Qiagen (Hilden, Germany) is teaming up with big data firm CosmosID (Aarhus, Denmark) to perform metagenomics microbial analysis. "Researchers running metagenomic, microbial and other applications often need to rely on complicated data analysis tools from different sources," SVP of Bioinformatics Laura Furmanski said in a statement.


Illumina (San Diego, CA, USA) extends its next-generation sequencing (NGS) technology to four separate institutions namely Vanderbilt University at Atlanta, University of Colorado at Denver, Partners HealthCare and Montreal Heart Institute, to facilitate genetic research and "accelerate discoveries that will improve human health," Illumina said in a statement. As a first step, scientists will use the company's sequencing systems to analyze 200,000 samples and probe genetics behind complex diseases such as Alzheimer's, bipolar disorder and Crohn's disease. Eventually, large sample collections at each research institution will be genotyped using Illumina's technology.



Cost, Pricing and Market Access


Roche does not expect its anti-cancer drugs to be caught in a short term US pricing pressure debate because drugs such as Rituxan, Avastin and Herceptin are treating patients with few other options according to Daniel O’Day Roche’s head of pharmaceuticals. "There will be a bifurcation of the industry. There will be true innovators that are providing transformational medicines. And then there will be the generic medicines," O'Day said, as quoted by Reuters.


At a highly-publicized hearing of the House Committee on Oversight and Government Reform on Capitol Hill in Washington DC, where recent drug-price hikes were on trial, Valeant interim CEO Howard Schiller and former Turing Pharmaceuticals CEO Martin Shkreli were asked questions on their drug pricing policy in the US. Martin Shkreli, who is out on a $5 million bail after being arrested in New York City in December on securities-fraud charges unrelated to the price increase, infuriated members of US Congress, when he refused to testify and pled the Fifth Amendment.Representative Elijah Cummings, the top Democrat on the House Committee, chastised Valeant and Turing for buying drugs and then raising prices for their financial gain. "They bought them, jacked up the prices, took as much money as they could out of the pockets of patients, hospitals and others, and then put those funds into their own coffers," Cummings said, as quoted by Bloomberg. Before the Congress hearing was over Shkreli tweeted "Hard to accept that these imbeciles represent the people in our government."





According to the French Institut de Veille Sanitaire (InVS), the life expectancy of French adults affected by prostate, breast and colon cancers has substantially increased over the past years. ”These tendencies are very encouraging” according to the authors of the report. Five years survival for prostate cancer patients has increased from 72% to 94% over the last twenty years. Five years survival for colon cancer patients has increased from 54% to 63% and breast cancer patient survival has increased from 80 to 87% over the same period. Unfortunately this is not true for lung cancer which remains the first cause of cancer mortality in men and the second in women.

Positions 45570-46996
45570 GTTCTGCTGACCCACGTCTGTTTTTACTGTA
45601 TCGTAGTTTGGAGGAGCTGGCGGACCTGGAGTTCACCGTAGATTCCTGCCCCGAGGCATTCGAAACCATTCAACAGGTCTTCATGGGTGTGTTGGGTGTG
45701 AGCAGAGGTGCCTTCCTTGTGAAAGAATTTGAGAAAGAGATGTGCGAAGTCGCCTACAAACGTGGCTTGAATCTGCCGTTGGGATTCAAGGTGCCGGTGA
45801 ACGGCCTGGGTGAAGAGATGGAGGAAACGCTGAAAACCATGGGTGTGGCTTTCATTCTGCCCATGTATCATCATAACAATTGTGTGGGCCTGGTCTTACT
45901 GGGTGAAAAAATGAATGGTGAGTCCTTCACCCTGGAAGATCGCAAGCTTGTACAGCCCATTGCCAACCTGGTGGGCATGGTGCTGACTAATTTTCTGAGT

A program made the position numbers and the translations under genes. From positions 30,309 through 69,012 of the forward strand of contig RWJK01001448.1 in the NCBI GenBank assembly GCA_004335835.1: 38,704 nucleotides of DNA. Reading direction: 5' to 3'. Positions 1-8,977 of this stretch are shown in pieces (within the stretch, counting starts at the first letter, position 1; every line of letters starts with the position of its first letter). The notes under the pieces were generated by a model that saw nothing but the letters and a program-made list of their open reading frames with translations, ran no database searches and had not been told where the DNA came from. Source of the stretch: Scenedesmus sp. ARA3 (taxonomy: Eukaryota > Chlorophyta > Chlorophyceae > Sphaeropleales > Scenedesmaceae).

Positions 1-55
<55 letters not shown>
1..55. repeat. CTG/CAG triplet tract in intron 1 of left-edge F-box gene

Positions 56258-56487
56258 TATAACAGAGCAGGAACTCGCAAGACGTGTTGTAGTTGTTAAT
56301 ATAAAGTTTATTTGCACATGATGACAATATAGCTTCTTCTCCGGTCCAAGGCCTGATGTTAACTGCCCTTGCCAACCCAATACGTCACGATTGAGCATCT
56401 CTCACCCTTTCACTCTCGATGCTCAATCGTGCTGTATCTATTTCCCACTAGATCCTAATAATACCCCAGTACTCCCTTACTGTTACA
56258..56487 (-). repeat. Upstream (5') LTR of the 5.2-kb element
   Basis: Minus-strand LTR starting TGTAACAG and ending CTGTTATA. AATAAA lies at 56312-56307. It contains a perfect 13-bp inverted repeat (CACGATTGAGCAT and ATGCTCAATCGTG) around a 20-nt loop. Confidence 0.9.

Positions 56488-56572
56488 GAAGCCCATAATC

Sanofi announced important job cuts with almost 600 in France. According to information released by union leader, Thierry Bodin, who met with Sanofi officials, 280 to 296 open R&D positions will not be filled and another 255 jobs mainly commercial operations (155) and corporate offices (100) will be removed. Sanofi officials assured the unions that production sites would not be closed and most of the affected employees will be offered "fully-funded" retirement packages.


US President Barack Obama is requesting an additional $755 million in funding for the 2017 FDA and the NIH budget proposal to support the Cancer MoonShot 2020 initiative he had announced during last month’s State of the Union address.





  • BIO CEO Investor Conference on February 8-9 in New York City (USA)
  • BIOCOM Global Life Science Partnering Conference on February 24-25 in Torrey Pines (USA)
  • BIO Asia 2016 on March 15-16 in Tokyo (Japan)
  • 9th European Life Science CEO Forum and Exhibition on March 15-16 in Zürich (Switzerland)
  • Global Healthcare Forum on March 16-17 in Singapore (Singapore)
  • BioPharma Asia Convention on March 22-24 in Singapore (Singapore)
  • Annual China Healthcare Investment Conference on March 29-31 in Shanghai (China)
  • BIO Europe Spring on April 4-6 in Stockholm (Sweden)
  • BIO-IT World Conference & Expo’16 on April 5-7 in Boston (USA)
  • BIO Vision on April 13-14 in Lyon (France)
  • BIO Trinity on April 25-27 in London (UK)
  • Bio€quity Europe 2016 on May 10-11 in Copenhagen (Denmark)
  • Strategic Alliance Management Congress on May 16-18 in Philadelphia (USA)
  • China BIO Partnering Forum on May 18-19 in Suzhou (China)
  • BIO International Convention on June 6-9 in San Francisco (USA)


  • BIO Pharm America on September 13-15 in Boston (USA)
  • 7th Innovation Days on October 3-4 in Paris (France)
  • BIO Europe on November 7-9 in Cologne (Germany)
  • BIO Latam on November 29-30 in San Juan (Puerto Rico)
  • Biofit 2016 on November 30-December 1 in Lille (France)


IMPORTANT NOTICE: This document has been prepared by btobioinnovation and is provided to you for information purposes only.  The information contained in this document has been obtained from sources that btobioinnovation believes are reliable but btobioinnovation does not warrant that it is accurate or complete. The views presented in this document are those of btobioinnovation’s editor at the time of writing and are subject to change.  btobioinnovation has no obligation to update its opinions or the information in this document.

Author: Jean-Claude Muller, Special Advisor at I&IR,